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U.S. HHS Cracks Down on HIPAA Non-Compliance

The healthcare industry is one of the most heavily regulated business types today. To secure electronic protected health information (ePHI), organizations look to the Health Insurance Portability and Accountability Act (HIPAA) Security Rule and the Health Information Technology for Economic and Clinical Health (HITECH) Act. But they must also protect personal information, financial, and payment data in compliance with a variety of regulations including the Payment Card Industry (PCI) Data Security Standards (DSS).

Major 2014 fines

This past year, the U.S. Department of Health and Human Services, Office for Civil Rights (HHS-OCR) started fining and settling with healthcare organizations for HIPAA non-compliance. While the organizations had adopted HIPAA policies and procedures, they often failed to follow up with regular reviews of ePHI for risks, vulnerabilities, and unpatched software. For example, a community mental health service in Alaska was recently fined $150,000 for failure to patch software. And earlier in 2014, two New York hospitals settled fines totaling $4.8 million for protected data being made accessible through public search engines when servers were deactivated without appropriate technical safeguards.

They often failed to follow up with regular reviews of ePHI for risks, vulnerabilities, and unpatched software

The expansion of electronic medical records (EMR) and the use of portable devices, virtual systems, and cloud services are often outpacing the implementation of security technologies. Along with those trends comes the increased risk of unauthorized exposure of sensitive protected data. It’s true that the HIPAA Security Rule is largely non-prescriptive when it comes to specific security procedures, leaving organizations on their own to determine and implement best practices. But the HHS-OCR penalty fines should be a wake-up call to healthcare organizations to implement comprehensive and stringent security procedures and to make security a daily practice.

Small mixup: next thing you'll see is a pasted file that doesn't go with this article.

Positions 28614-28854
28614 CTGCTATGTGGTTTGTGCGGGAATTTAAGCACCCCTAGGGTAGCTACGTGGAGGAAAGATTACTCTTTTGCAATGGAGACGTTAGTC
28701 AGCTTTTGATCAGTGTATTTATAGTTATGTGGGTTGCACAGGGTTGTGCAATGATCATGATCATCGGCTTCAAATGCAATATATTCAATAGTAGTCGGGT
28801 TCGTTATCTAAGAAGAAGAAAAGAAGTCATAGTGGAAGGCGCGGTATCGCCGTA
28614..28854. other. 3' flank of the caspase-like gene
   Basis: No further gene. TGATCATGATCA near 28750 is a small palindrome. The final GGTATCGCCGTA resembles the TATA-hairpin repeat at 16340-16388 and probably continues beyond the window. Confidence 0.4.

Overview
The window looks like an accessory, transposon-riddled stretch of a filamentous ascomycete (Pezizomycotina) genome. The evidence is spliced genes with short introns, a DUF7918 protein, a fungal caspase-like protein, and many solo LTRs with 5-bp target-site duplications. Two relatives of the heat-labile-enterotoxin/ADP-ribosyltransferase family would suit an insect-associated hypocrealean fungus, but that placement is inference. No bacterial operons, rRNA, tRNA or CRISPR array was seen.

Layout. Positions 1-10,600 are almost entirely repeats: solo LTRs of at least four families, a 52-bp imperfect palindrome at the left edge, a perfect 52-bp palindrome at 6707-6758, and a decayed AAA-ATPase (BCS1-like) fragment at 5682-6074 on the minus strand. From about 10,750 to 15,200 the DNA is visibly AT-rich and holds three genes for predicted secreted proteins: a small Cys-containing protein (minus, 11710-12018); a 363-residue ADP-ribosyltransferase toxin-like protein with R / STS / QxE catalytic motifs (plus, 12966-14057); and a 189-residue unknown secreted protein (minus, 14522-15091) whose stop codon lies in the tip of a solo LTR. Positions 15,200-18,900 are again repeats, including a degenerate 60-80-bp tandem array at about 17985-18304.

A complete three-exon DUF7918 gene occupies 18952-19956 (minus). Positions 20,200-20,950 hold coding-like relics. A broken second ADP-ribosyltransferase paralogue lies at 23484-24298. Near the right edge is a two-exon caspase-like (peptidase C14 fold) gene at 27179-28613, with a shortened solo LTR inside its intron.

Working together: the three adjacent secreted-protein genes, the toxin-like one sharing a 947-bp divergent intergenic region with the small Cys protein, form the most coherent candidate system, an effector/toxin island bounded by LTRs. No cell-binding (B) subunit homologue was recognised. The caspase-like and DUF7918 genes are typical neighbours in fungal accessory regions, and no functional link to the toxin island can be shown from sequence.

One of the challenges in migrating to electronic records is overcoming attitudes developed over decades of reliance on paper records. While there was rarely much security around paper records, stealing them would have required physically entering healthcare facilities and gathering records individually. The connectivity that allows near-instant access to EMR for improved patient care can also expose those same records to near-instant mass theft from anywhere in the world.

The HHS-OCR penalty fines should be a wake-up call

In 2013, 43.8% of all major data breaches were healthcare data targets – the first time that healthcare was listed on the Identity Theft Resource Center’s list. And in 2014, that statistic held nearly steady at 42.5%. Organizations must have and enforce a comprehensive security policy, including a commitment to continuous monitoring for vulnerabilities and rapid remediation. It is no longer sufficient to just scan/audit/patch Windows targets for HIPAA compliance; there must be a more comprehensive approach across all computers, network devices, firewalls, databases, and mainframes.

One of the challenges in migrating to electronic records is overcoming attitudes developed over decades of reliance on paper records